In March 2013, the Ulster University announced that it would be relocating from Jordanstown to a bespoke £250 million campus in Belfast City Centre. Construction work on the 75,000 square foot facility (making it the largest building project in Northern Ireland) commenced in 2014 and is expected to complete during 2018.
In the short-term, a construction project of this magnitude will provide a significant fillip to the NI economy. Data from the UK Contractors Group suggests that every £1 invested in construction output generates £2.84 of total economic activity. Given the estimated project cost, the implied benefit to the NI economy of the new campus construction alone, is in the region of £710 million, with the potential to support up to 8,000 jobs. The construction of private rented accommodation in the vicinity of the campus will have a further positive impact. In light of the recent announcement by Michelin, the significance of job creation on this scale is hugely important.
Of further significance is the breadth of employment opportunities created by major construction projects. While many of the roles call for experienced and highly-skilled tradesmen, (relative to other sectors of the economy) this project provides greater opportunities for low-skilled and young workers, who might otherwise have limited opportunities for employment.
While the short-term economic impact is significant in its own right, the potential long-term benefit to Northern Ireland is where the really compelling argument lies.
The cost-benefit debate in respect of education spend (and in particular higher education), is often skewed towards short-term budgetary control, rather than long-term investment. As noted by Universities UK in their report The Impact of Universities on the UK Economy, the significant contribution made by universities to the country’s overall economic infrastructure can sometimes be overlooked.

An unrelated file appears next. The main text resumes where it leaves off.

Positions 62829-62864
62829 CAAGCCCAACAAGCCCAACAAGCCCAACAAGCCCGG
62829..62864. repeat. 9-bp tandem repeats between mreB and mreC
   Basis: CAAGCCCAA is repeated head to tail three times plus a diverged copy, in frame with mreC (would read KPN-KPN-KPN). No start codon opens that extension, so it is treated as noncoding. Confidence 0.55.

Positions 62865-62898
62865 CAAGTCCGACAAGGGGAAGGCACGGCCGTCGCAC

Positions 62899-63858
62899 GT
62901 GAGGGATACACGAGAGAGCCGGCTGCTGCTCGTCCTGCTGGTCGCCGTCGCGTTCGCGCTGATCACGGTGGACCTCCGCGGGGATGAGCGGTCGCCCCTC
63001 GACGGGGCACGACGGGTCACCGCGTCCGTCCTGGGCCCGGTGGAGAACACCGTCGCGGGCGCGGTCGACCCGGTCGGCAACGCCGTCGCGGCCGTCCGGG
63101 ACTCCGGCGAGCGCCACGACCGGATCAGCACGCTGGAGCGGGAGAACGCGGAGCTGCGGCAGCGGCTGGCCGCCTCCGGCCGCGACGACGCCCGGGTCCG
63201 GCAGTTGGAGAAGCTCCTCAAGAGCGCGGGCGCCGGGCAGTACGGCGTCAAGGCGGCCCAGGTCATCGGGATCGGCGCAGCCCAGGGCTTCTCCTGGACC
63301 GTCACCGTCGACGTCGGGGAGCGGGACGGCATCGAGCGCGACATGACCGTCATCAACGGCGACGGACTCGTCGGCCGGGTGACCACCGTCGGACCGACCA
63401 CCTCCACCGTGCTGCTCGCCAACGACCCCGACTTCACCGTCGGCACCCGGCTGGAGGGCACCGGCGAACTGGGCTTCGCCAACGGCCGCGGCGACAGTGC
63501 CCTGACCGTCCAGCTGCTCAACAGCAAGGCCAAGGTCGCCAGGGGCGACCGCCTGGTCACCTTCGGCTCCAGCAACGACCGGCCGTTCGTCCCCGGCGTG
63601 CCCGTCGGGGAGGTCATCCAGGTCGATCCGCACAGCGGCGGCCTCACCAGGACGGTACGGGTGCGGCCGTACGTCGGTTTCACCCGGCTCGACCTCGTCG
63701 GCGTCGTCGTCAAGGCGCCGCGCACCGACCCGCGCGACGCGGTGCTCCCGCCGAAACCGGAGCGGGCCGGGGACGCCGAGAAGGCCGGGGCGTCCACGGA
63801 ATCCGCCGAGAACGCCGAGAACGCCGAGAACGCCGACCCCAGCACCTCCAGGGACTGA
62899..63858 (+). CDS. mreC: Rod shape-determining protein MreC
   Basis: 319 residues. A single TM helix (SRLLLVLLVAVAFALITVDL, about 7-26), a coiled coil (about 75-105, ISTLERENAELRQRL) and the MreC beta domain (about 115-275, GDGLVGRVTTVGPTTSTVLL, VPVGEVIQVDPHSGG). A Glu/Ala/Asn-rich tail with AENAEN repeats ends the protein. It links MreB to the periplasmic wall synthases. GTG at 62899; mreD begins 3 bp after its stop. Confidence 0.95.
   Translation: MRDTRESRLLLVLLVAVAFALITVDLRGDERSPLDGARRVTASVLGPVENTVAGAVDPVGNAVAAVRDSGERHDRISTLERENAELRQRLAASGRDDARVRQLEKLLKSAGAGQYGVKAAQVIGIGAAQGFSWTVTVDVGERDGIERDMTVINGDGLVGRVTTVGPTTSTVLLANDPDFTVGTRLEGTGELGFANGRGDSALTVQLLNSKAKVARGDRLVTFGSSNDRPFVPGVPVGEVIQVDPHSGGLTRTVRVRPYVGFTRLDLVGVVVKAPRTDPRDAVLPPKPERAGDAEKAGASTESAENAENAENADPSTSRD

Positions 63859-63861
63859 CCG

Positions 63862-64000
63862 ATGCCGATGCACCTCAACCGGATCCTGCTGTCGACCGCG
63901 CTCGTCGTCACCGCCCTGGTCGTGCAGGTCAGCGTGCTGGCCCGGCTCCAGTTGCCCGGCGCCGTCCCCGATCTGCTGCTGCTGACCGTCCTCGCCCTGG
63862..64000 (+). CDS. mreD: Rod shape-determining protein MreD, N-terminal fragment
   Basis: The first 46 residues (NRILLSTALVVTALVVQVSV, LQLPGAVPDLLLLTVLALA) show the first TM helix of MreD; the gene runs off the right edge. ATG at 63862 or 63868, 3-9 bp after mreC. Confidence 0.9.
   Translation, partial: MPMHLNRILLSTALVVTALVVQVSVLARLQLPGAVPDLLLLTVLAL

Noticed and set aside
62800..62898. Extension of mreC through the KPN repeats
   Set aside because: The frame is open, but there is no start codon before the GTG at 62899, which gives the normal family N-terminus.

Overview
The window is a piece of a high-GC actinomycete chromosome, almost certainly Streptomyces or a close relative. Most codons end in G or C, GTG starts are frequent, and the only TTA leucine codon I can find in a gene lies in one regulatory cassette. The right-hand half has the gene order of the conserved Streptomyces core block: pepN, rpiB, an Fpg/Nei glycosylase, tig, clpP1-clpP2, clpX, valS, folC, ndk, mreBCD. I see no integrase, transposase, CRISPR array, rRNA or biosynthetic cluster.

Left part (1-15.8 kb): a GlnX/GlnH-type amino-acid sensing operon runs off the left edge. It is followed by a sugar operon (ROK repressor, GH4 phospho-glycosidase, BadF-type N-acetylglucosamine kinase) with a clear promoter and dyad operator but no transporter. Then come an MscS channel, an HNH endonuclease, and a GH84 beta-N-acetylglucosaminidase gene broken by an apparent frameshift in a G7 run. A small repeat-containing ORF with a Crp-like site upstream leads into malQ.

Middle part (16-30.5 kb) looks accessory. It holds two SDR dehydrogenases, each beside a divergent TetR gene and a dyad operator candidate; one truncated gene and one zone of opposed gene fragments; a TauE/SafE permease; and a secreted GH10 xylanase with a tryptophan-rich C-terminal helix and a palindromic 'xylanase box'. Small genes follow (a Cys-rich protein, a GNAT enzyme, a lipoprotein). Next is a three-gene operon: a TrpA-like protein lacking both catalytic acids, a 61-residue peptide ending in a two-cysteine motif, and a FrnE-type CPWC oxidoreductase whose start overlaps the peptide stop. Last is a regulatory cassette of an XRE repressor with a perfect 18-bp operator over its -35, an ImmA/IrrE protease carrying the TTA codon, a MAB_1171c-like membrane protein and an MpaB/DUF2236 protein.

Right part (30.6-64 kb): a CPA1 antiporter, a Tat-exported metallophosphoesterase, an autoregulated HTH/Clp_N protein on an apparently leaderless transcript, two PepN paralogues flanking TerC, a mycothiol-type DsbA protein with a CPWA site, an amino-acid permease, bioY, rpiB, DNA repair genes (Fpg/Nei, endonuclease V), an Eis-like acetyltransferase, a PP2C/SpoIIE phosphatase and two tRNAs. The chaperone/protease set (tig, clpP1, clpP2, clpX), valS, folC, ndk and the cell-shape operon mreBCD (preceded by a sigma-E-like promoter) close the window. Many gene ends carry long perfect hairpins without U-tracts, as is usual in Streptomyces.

Universities are a crucial source of both employment and economic activity. During 2011, the higher education sector was responsible for 2.7% of all UK employment and over £73 billion of economic output. As with the construction sector, there is a strong multiplier effect; it is estimated that for every 100 full-time jobs created by universities a further 117 full-time equivalent jobs are created. These could be with organisations that provide goods or services to the university, or in businesses supported by the personal expenditure of university employees.
A key factor underpinning the success of UK universities is their popularity with international students. According to HESA, during 2013/14 the UK attracted more international students than any other country. In that year, 272,835 new international students enrolled with UK universities, compared to 270,128 in the US. The outcome of this is that circa 20% of university revenue is derived from international sources.
Across the UK, international students make up 18% of the total student population. While the figures for England, Scotland and Wales are broadly comparable at 19%, 21% and 19% respectively, Northern Ireland lags some way behind at 11%. For the academic year 2013/14, there were 56,395 undergraduate and postgraduate students enrolled at Northern Irish universities, of which 5,950 were from outside the UK. If we take the 18% UK average as a target figure, Northern Ireland has a shortfall of approximately 4,200 international students.
The economic impact of this shortfall is thrown into stark relief when one considers that, on average, international students spend around £11,000 per year on off-campus expenditure. Increasing our quota of international students (such that the proportion is in line with the rest of the UK) could therefore result in an additional £46 million being spent on goods and services within the local economy.
Given the positive economic and social contribution which students make, it is clear that we need to do more to make studying in Northern Ireland an attractive option for international students. Having a modern, bespoke campus facility in the city centre will be a key step towards achieving this long-term goal. In the short-term, the investment required to develop both the campus itself and associated private sector accommodation will provide a shot in the arm for the local economy, leading to job creation across a range of sectors.
A cityscape replete with cranes and building sites may not make for the most appealing of sights, but it is sure sign that our economy is back on an upward trajectory.